Van Jones said Trump's tribute to Navy SEAL Ryan Owens, who died in a raid in Yemen, was "one of the most extraordinary moments you have ever seen in American politics, period" and that it was the moment Trump "became president of the United States." He also said it's the kind of thing that could make Trump a two-term president.

Oh for crying out loud. Did you go soft in the head? Are you that easily manipulated emotionally? There was nothing the least bit extraordinary about it, it was business as usual — politicians using grieving widows and the deaths of soldiers as a cover for the horrors of war and their own decisions to send young people — not their kids, of course, they're much too valuable; other people's kids — to kill and die. It was nothing more than war propaganda, a sideshow to distract attention.

7. Colin Taylor writes:

For Trump to exploit Owens' grieving widow for a photo-op and then joke about applause duration is one of the more despicable things he's ever done – and it's a long list. If he really wanted to honor Owens' memory, he would take responsibility for giving the order and take responsibility for his death, instead of blaming first President Obama and then his generals for the disaster.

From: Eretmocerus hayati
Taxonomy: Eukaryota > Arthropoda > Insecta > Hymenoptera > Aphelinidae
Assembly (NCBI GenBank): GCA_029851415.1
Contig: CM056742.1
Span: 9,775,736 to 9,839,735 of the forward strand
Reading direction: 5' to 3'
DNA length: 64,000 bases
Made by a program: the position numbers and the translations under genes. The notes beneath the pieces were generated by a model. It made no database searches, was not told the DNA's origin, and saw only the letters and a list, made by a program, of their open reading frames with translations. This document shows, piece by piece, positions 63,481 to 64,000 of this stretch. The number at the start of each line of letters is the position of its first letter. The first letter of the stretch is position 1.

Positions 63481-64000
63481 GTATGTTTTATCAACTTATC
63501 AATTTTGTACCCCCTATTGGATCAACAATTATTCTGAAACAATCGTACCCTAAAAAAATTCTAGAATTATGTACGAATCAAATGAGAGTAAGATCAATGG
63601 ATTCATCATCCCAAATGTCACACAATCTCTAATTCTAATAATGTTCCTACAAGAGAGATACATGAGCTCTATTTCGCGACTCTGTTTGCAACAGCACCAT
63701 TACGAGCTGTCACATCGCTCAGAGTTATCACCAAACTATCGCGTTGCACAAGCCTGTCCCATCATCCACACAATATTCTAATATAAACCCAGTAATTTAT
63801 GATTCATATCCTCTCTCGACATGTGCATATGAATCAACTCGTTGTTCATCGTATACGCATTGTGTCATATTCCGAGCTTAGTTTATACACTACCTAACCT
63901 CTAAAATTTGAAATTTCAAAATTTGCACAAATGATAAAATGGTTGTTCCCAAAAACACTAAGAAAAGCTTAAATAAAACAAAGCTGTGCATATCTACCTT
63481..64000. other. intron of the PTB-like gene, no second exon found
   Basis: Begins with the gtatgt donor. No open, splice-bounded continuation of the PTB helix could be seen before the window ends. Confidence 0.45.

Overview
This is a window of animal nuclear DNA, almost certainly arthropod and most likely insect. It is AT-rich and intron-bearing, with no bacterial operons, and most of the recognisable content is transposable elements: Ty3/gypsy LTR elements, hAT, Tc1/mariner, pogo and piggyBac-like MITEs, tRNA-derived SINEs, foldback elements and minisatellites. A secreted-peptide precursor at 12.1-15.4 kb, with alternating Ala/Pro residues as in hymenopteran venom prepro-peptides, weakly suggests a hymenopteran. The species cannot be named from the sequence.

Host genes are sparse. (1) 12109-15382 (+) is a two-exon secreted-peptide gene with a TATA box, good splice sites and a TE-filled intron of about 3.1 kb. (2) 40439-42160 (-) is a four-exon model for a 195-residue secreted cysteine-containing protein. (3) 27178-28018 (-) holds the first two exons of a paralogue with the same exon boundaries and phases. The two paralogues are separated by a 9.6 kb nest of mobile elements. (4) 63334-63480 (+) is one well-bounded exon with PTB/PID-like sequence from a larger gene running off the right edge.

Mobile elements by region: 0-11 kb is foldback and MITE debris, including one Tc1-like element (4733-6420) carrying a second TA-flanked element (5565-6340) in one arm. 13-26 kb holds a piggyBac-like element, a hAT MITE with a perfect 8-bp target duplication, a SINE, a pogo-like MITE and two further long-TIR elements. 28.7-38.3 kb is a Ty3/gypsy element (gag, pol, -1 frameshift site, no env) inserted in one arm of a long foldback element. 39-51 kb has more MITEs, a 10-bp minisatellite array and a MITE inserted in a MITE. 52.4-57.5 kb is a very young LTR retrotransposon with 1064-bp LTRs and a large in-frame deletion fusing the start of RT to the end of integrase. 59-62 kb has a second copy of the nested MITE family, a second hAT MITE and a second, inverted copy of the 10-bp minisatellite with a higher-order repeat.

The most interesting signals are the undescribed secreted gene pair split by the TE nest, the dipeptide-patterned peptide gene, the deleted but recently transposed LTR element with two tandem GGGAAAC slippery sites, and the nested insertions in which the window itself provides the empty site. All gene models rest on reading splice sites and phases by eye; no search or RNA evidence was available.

7. Michael Moore reacts (obviously)

Michael Moore accused Trump of inviting Owens' wife, widow Carryn Owens, to be present at the address so he could "use" her as a prop to distract from the fact that the mission that got Owens killed was 100% Trump's fault and was a massive failure. Moore said: "That's why she's there, as sort of an ‘f-you' to the people who are criticizing him for this. And this poor woman, this widow who has lost her husband, she is in desperate grief right now. To use that to put another notch on his belt — and what is he thinking about?" The filmmaker also trashed Trump for his complete lack of empathy: "To a malignant narcissist you're not ever thinking that you're insulting anybody because it's all about you. That would require empathy."

9. Daily Kos reacts (Daily Kos is an influential progressive blog):

What the nation witnessed last night was political pornography, noisome and revolting, courtesy of political pornographer-in-chief, Donald Trump.